This article originally appeared in Transition Magazine, a project created by students taking the Burch Field Research Seminar in Spain and Germany.
“I have lots of friends here and it is only a 500 meter walk to school. It’s great living with people who all support each other.”
Berlin, Germany-In 2010, eight friends joined together with a common vision. They wanted to live together and create a place focused on community and sustainability. The group consisted of architects and urban planners, who worked together to create and build Spreefeld cooperative housing in Germany’s capital city.
The community is extremely energy efficient. Homes heat passively and utilize geothermal heat in the winter. Residents also reduce consumption by sharing—whether with objects like the community boat or with space, such as the community event room.
Spreefeld is located beside the Spree River, along the west side of the Berlin Wall. The area is rich in arts, culture, and community-based grassroots projects such as urban gardens.
Transition Magazine writers visited the compound as part of Creative Sustainability Tours Berlin. Tour guide Larissa Tsvetkova explained that teenagers and children in the community are particularly mature because they constantly interact with adults.
Transition interviewed two teens about living in co-housing. Benedict and Cfibar (who declined to give last names) both moved to Spreefeld with their families a year ago. They are 14 and 15 years old, respectively, but as Larissa explained, their social skills are well beyond their years.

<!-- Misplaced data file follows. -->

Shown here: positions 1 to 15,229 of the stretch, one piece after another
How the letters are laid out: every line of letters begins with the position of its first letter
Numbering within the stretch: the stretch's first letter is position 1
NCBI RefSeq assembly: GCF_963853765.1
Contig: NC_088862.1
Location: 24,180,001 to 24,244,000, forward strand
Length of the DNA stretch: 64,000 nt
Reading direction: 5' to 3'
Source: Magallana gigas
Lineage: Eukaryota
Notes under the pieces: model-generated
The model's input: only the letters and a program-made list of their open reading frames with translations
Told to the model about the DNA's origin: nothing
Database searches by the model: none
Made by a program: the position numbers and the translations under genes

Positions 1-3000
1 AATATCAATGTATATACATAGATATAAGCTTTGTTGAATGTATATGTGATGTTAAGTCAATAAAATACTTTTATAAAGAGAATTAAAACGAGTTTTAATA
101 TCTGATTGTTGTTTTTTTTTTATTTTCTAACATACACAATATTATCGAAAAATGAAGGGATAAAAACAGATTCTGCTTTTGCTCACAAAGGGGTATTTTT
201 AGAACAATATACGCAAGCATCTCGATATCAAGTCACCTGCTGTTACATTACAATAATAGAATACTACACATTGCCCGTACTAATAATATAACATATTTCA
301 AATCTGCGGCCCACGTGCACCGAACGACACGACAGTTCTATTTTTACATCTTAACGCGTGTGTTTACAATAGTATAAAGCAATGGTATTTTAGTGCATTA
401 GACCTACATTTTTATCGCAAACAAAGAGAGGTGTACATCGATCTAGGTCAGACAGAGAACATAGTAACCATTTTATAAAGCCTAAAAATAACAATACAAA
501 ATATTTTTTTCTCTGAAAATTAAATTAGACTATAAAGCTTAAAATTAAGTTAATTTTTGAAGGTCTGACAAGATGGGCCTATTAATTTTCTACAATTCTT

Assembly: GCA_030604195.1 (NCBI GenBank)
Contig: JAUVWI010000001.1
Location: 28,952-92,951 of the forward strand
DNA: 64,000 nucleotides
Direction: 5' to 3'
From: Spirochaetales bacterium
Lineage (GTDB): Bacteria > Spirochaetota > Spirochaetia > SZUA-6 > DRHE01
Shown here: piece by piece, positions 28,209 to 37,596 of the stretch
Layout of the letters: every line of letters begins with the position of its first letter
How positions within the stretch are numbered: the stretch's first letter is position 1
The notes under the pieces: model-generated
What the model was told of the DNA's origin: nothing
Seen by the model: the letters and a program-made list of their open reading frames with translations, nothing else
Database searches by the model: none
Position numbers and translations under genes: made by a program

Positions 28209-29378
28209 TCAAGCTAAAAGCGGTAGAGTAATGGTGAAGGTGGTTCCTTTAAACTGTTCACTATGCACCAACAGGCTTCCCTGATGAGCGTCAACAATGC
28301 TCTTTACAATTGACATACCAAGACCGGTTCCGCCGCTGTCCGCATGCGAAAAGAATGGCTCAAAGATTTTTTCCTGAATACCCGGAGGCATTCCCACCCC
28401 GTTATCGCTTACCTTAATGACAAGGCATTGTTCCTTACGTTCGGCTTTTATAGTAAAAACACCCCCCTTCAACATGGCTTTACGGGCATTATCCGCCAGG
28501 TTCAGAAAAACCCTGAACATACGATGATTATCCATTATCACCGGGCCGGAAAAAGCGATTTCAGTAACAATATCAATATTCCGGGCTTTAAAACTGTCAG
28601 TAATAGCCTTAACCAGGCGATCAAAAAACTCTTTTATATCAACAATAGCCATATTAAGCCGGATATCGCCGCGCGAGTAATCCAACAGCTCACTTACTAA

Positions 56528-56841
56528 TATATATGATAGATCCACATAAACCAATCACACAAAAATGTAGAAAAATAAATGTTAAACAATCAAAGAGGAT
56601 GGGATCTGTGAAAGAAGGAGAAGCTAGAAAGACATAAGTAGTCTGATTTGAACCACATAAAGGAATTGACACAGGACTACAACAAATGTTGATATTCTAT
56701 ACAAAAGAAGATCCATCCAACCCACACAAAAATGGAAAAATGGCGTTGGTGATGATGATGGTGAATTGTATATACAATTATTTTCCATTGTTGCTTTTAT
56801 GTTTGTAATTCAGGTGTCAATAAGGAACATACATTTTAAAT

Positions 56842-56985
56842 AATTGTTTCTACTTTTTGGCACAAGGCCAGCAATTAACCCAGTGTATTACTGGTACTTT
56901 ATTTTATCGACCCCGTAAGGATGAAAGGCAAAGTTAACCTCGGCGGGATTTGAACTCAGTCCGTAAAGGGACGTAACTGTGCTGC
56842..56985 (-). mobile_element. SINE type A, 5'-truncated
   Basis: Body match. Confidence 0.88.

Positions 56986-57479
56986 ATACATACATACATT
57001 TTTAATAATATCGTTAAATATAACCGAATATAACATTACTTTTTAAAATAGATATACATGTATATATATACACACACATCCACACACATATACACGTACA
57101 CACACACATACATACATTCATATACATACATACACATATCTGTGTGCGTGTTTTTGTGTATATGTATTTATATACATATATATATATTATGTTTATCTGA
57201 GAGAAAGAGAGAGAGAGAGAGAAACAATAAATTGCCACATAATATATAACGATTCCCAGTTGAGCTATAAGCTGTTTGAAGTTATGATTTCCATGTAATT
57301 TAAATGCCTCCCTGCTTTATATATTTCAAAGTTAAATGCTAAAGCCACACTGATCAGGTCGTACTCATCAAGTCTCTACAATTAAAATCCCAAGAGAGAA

Transition Magazine: Do you two live in the same building?
“No, I live in this building and Cfibar lives in that one,” Benedict said pointing up. Spreefeld is composed of three different buildings with apartments on the top level and community buildings on the bottom floor.
“Even though we live in different buildings, we spend a lot of time in the community rooms together downstairs,” Benedict said. “Each building has a different community room. The far building has a room for events like birthday parties. This building has a kindergarten and a woodworking room.”
TM: Does your community have other events that bring people together?
“Yes, this community is…how do you call it? Zusammenarbeiter. We all work together.”
“Every Saturday we work on community projects like the garden,” said Benedict. “There is always something to fix or build. Once a month we also have a meeting with the whole community to discuss progress and next projects.”
TM: Can you explain how the apartments work? Do you live with other families?
“I have my own room and share a bathroom with my parents,” Benedict said. “I also have my own balcony. We share a living room and a huge kitchen with eleven other people. Those common rooms are both downstairs from my room.”
TM: Overall, do you enjoy living here?
“Yes, very much,” both agreed.
“I have lots of friends here and it is only a 500 meter walk to school. It’s great living with people who all support each other.” Benedict said.
Caroline Lindquist is a senior undergraduate at UNC. She is majoring in Environmental Studies with a concentration in Energy and Sustainability. She is minoring in City and Regional Planning and Entrepreneurship. In summer, Caroline studied renewable energy and sustainability on a Burch Field Research Seminar in Germany and Spain. Following that she worked for the Planning Department in Traverse City, Michigan. Her favorite word in German is “schnabeltier”.